Archive for the ‘autistic infant’ Category

Autistic children in preschool

Tuesday, April 27th, 2010

Many parents of autistic children feel confused and helpless wondering how to communicate with their child and ensure their child has the opportunity to reach their full potential.


Research does suggest early intervention strategies for autistic children are beneficial, and that enrollment for autistic children in preschool can also help the child.

 

Your G.P. will be able to point you in the right direction with regard to early intervention strategies for autistic children.

 

Many parents of autistic children opt to place their child in mainstream preschool.  It is always a good idea to make an appointment to visit the preschool and discuss your child with the teacher to ensure she is aware of what autism is and that appropriate provisions are in place before your child begins.


If you are the teacher of an inclusive preschool a good place for you to start will be with the introduction of appropriate visual support tools for preschool children with autism. 


There are many visual support tools available today, with PECS, flash cards and social stories being among the most significant visual support tools for preschool children with autism that are available to you. All of which can now be sourced directly from the internet, as well as from OT and the speech therapist.

 

Using visual support tools for preschool children with autism do not need any form of formal training, sites offering good support and visual tools can be visited at:

http://www.autismsocialstories.com/visual_aids

http://www.autismsocialstories.com

 

Personally we recommend the use of both flash cards and social stories combined. By placing visual supports like flash cards around the preschool you can help the preschool autistic infant quickly identify certain areas, for example a picture of the toilet above the bathroom allows the child to find the toilet without causing the stress and anxiety. This is repeated around preschool in areas the child will need to identify like the pencil tray, sink, coast pegs etc.

 

Social stories for the preschool autistic infant are short descriptive visual scripts used as a tool to teach and improve social and communication skills. The preschool autistic infant may have difficulties interacting in play, or understanding make believe, ask for a drink etc. A social story will help the child address these difficulties.

 

Social stories are much like a comic strip showing the skill or behavior in visual images with age appropriate text always in first person and from the child’s point of view.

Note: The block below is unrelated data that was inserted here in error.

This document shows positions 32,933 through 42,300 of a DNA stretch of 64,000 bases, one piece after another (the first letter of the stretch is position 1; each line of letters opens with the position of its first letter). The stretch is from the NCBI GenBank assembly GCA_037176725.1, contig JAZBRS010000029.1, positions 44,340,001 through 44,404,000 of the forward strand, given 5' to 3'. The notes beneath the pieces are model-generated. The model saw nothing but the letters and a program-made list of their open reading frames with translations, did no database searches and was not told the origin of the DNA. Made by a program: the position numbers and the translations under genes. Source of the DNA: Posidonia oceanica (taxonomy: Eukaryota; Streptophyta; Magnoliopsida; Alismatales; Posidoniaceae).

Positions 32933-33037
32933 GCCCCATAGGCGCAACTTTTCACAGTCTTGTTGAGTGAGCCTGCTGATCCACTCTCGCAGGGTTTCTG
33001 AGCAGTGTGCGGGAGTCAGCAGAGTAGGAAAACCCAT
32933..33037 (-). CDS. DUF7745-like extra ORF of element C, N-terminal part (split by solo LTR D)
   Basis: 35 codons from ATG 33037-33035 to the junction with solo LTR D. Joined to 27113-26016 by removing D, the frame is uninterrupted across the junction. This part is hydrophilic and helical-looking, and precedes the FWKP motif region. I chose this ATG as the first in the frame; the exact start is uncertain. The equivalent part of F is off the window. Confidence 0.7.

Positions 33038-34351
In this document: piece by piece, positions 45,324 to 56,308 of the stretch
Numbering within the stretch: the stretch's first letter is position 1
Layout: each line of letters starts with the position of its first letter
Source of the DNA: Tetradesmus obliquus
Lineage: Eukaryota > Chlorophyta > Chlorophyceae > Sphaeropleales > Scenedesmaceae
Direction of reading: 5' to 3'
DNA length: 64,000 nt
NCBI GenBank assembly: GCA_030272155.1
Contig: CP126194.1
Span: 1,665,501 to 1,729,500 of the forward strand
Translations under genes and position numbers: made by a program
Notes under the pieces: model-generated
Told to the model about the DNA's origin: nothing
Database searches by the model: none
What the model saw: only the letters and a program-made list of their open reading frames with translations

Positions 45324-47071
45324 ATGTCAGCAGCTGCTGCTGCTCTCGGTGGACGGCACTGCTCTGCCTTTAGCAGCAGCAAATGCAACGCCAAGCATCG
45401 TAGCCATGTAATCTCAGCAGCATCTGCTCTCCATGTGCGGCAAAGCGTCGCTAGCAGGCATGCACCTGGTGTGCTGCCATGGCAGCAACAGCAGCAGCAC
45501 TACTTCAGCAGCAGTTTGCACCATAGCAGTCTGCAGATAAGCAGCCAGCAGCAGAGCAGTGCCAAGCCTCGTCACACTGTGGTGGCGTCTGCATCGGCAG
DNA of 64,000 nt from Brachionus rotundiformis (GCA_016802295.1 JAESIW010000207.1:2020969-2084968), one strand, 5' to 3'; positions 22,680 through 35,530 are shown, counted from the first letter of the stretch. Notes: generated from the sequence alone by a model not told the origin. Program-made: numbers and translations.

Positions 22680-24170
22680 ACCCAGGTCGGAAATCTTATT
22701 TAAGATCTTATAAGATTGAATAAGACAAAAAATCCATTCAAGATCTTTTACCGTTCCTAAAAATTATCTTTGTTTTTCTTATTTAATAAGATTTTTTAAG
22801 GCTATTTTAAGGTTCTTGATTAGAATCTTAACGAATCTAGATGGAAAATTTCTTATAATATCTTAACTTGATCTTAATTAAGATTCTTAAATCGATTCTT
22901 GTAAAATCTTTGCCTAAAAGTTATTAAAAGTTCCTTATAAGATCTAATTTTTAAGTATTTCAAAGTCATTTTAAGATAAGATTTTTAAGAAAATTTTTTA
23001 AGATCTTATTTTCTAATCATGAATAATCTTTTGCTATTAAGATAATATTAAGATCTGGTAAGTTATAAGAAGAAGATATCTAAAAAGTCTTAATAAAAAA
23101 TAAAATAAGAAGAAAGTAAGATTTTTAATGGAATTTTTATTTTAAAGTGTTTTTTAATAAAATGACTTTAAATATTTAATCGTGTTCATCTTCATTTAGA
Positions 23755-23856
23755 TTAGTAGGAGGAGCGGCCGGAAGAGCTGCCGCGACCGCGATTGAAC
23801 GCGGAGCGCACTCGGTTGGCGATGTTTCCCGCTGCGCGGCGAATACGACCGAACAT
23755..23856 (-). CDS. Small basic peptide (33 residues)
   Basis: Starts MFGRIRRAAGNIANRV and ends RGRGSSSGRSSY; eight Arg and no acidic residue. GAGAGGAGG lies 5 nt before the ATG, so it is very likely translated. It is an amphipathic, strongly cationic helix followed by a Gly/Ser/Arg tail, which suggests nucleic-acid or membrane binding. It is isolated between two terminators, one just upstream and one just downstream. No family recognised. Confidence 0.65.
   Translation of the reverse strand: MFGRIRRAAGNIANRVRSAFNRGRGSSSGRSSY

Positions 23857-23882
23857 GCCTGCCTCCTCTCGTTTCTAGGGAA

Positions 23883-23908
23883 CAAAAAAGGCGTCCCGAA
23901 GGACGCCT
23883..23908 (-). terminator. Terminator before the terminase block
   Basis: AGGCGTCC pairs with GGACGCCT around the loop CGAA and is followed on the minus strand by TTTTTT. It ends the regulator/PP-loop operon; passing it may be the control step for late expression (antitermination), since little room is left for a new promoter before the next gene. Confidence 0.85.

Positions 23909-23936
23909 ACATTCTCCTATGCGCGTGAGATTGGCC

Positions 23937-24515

To find out more about social stories for the preschool autistic infant visit: http://www.autismsocialstories.com/preschool

 

 

 

Improve play skills in children with autism

Friday, April 16th, 2010

Play is believed to be an essential element in the development of any child. It is believed that through spontaneous play and exploratory play children begin to make sense of the world around them.

 

In preschool infants with autism the ability to learn through play is missing, this is common in autism and mainly due to the child’s autistic social skills deficits.

 

Generally most children with autism spectrum disorder have issues with social interactions, due mainly to social skills deficits which are present in all autistic individuals.

 

For parents of children with autism, “play” may look very different to that of a typically developing child.

 

An example of “play” that may be presented by an autistic infant could be, the child who loves cars, but the only thing he really enjoys doing with the cars is spinning the wheels. Or maybe your autistic infant loves Lego, but all he really does is line up or sort the Lego into colours.

 

Research suggests that through play children learn social skills such as sharing, cooperation and taking turns. It is also believed that through play children learn social and communication skills, build friendships and self-esteem.

 

Therefore parents of children with autism wanting to improve the play skills in their autistic infant, can benefit from using autistic tools and methods that help with teaching and improving social and communication skills. For example it is widely believed that visual supports such as visual support cards, PECS and social stories have great benefits.

 

For many parents with preschool infants with autism social stories are already a good resource. Social stories are used as a visual framework for any skill or behaviour that needs improving or mastering such as “play skills”


A social story is a short visual representation that uses first person language and follows a specific formula. Social stories were first developed by therapist Carol Gray to help her communicate with the children she was working with.

 

Since then social stories have evolved and are now widely used as a tool to help parents and teachers teach and improve social and communication skills in children with autism spectrum disorder.

 

A social story can be quickly and easily adapted to suit and child, a social story should be written by parents or professionals that have been properly trained to write them.

 

To find out how social stories can help improve play skills in children with autism spectrum disorder as well as how to implement and use social stories with preschool infants with autism visit:

http://www.autismsocialstories.com/preschool


Alternatively social stories for children with autism can be found at: http://www.autismsocialstories.com

http://www.autismsocialstories.com/school

http://www.autismsocialstories.com/potty